I mentioned earlier that a lot of kids have a great and abiding affection for WWII, the easiest of the relatively recent wars to comprehend. WWI, in contrast, is a mess that I may still not fully understand to this day. Fortunately, comics have come to provide an ideal method for parsing out complex historical ideas. Take Nathan Hale’s Treaties, Trenches, Mud, and Blood. That was an entire book where WWI’s participants were reduced to animals and critters (bulldogs are England, cocks are France, bunnies are America, etc.) and it worked. Hendrix in The Faithful Spy finds himself with a different problem. He cannot explain Hitler’s rise without delving into WWI and its aftermath. But explaining the WHOLE war would bog down the story. This isn’t supposed to be a treatise on the Kaiser, after all. It’s about Bonhoeffer! So what to do? The solution Hendrix hits on is to reduce WWI to a single two-page spread with mixed results. Certainly, he is able to create something visual that hints at the horrors of the time and the toll it took on the German people. To do this, though, he must cram a lot in. Tiny text, a sidebar that explains the cost of inflation between 1921 to November 1923, a mention of the end of the Monarchy, sanctions, defeat, and the Treaty of Versailles . . . it’s a lot to take it. Maybe too much. May as well just hand them the Hale book at that point. The important thing is to know that it happened.
Undoubtedly the Christianity in the book is going to catch some folks by surprise. Never mind the word Faithful in the title. Never mind the cross floating there in the dead, smack center of the cover. They’re going to be surprised. Hendrix is Christian himself, and I suspect only he could have brought Dietrich’s works to life. After all, the book covers an amazing array of information about its subject’s beliefs. There is Dietrich’s early decision that the true church of God would have to be a revolutionary body. His understand that “a real faith demanded action or it was no faith at all.” And, most important of all, the central theological question of whether or not God would forgive the murderer of a tyrant. “Are there moments in history when ethical people must take extreme actions, even if those are against their moral code?” The fact of the matter is that the central idea at the heart of Bonhoeffer’s life is this question: What the duty of a single Christian, of an average human, in the face of overwhelming evil?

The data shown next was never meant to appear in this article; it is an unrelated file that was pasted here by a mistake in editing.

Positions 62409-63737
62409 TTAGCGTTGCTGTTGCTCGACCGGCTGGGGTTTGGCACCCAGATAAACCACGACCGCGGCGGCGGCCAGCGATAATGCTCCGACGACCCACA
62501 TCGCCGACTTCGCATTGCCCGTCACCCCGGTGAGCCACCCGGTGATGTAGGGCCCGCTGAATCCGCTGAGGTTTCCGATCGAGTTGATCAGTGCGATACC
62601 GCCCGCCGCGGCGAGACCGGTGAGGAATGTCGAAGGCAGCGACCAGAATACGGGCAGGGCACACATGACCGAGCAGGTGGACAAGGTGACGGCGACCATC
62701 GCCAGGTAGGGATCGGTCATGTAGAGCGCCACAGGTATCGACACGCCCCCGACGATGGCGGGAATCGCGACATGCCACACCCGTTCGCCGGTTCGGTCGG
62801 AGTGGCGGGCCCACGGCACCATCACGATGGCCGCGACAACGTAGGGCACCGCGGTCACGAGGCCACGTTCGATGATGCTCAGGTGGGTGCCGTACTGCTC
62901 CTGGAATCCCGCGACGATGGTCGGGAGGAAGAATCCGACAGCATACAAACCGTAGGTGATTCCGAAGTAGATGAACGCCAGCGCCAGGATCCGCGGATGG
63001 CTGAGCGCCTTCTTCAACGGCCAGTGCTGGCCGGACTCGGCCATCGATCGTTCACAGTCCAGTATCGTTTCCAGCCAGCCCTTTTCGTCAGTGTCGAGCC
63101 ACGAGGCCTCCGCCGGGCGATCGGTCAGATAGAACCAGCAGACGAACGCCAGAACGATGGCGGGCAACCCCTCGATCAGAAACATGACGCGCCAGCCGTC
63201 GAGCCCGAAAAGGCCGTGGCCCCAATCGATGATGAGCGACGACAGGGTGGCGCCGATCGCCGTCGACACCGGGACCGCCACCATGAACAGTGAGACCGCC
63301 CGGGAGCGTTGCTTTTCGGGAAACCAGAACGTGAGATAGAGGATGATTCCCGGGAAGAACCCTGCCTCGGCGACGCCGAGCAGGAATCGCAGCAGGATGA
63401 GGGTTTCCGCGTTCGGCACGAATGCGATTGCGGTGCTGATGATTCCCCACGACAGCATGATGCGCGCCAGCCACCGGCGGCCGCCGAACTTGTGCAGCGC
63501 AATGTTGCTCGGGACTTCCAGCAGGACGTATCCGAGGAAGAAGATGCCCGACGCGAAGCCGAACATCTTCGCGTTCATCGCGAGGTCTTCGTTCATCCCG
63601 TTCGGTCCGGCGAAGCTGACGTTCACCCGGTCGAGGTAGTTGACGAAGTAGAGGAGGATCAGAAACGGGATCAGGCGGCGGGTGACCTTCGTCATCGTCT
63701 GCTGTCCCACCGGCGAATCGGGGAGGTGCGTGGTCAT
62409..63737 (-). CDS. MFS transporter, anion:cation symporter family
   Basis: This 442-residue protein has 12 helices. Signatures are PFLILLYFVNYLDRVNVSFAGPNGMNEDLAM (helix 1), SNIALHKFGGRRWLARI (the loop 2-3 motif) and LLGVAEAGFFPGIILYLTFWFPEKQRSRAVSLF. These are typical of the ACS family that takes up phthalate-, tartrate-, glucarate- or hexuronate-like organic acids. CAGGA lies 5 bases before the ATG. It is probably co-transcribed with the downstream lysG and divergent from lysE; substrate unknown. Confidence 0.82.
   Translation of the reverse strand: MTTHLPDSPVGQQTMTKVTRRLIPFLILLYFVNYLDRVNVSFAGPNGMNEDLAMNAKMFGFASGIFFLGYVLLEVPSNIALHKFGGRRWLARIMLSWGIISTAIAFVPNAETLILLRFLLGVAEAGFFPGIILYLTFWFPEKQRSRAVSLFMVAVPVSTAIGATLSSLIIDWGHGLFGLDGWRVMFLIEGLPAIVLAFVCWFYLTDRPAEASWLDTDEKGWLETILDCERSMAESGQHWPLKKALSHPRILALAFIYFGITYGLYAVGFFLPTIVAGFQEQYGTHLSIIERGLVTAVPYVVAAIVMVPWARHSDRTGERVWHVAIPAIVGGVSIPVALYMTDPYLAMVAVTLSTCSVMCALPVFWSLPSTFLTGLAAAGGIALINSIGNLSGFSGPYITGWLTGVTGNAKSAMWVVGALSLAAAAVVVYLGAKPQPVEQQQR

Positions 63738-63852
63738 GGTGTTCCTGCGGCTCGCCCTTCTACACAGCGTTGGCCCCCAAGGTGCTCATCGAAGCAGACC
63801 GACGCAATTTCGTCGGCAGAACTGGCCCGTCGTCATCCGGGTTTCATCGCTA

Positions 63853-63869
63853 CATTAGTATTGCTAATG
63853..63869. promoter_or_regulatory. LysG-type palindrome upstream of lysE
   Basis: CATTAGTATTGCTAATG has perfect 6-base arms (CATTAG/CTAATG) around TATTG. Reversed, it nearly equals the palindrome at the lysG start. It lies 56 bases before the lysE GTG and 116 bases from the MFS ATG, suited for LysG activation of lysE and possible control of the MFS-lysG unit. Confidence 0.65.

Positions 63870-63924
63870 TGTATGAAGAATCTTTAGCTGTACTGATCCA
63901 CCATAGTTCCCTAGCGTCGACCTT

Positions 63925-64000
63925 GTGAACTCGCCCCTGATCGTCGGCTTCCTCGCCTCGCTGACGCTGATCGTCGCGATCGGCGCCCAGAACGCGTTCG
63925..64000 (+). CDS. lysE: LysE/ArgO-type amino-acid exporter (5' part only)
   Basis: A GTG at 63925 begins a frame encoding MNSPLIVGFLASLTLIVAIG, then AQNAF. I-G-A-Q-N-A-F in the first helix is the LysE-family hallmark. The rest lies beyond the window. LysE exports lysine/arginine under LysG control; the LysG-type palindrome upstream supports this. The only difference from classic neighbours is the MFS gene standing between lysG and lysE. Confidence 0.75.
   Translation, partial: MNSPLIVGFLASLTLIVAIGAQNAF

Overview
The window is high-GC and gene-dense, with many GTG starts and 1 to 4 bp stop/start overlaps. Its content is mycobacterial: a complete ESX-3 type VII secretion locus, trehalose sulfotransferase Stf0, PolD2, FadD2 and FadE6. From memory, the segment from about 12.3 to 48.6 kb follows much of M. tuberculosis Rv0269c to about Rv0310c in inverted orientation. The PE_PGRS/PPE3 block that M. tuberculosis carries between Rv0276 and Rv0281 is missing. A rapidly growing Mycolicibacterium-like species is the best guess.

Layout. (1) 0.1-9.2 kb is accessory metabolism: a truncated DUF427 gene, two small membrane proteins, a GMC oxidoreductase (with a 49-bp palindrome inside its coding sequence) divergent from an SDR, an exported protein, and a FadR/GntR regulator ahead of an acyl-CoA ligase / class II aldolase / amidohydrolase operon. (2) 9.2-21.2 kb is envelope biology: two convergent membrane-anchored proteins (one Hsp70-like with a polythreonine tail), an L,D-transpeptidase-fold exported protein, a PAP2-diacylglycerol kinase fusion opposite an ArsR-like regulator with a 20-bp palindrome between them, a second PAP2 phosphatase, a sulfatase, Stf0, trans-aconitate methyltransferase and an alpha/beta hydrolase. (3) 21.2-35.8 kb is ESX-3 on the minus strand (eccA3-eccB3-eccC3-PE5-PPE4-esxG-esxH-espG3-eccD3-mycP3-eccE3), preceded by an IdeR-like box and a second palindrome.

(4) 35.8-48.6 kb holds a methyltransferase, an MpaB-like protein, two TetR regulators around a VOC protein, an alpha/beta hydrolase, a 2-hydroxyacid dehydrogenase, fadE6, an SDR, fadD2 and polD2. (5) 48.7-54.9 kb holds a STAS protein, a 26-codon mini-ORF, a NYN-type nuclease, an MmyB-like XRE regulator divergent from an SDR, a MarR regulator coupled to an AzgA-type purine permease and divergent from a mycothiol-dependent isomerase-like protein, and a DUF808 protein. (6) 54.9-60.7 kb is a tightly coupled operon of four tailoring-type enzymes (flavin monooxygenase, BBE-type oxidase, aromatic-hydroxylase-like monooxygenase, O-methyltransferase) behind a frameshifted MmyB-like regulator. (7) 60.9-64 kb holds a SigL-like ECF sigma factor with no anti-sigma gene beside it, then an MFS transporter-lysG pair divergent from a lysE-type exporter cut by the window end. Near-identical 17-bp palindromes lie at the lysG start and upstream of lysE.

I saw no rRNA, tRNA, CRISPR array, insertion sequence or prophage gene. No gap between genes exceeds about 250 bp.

In his Author’s Note at the end, Hendrix says that one point of this book was to show how a Hitler can rise. “Despite the lessons learned from the horrors of World War II, recent history has shown humanity has not been permanently vaccinated against tyrants. We never will be . . . The line between national decency and a descent into fear and hatred is, and always will be, razor thin.” Now we live in a country where our children are facing their own tyrants and making their own hard choices. Do I walk out or remain? Stand or take a knee? Like it or not, many Americans bear much in common with Dietrich. The days when those on the more privileged side of the spectrum could blissfully float about without noticing the state of the world around them are gone. Someone once pointed out that when you raise a generation on books like Harry Potter and The Hunger Games, you shouldn’t be too surprised when the children rise up against the tyrants. Our children have been told for years whom they should emulate. Finally, they’re being given a hero that equated faith and love with action and sacrifice.
The time for more of those heroes is now.
On shelves September 4th
Source: Galley sent for review from publisher.
Like This? Then Try:
- Treaties, Trenches, Mud, and Blood by Nathan Hale
- March by John Lewis
- Gandhi: His Life, His Struggles, His Words by Élisabeth de Lambilly & illustrated by Séverine Cordier & translated by Robert Brent
About Betsy Bird
Betsy Bird is currently the Collection Development Manager of the Evanston Public Library system and a former Materials Specialist for New York Public Library. She has served on Newbery, written for Horn Book, and has done other lovely little things that she'd love to tell you about but that she's sure you'd find more interesting to hear of in person. Her opinions are her own and do not reflect those of EPL, SLJ, or any of the other acronyms you might be able to name. Follow her on Twitter: @fuseeight.
SLJ Blog Network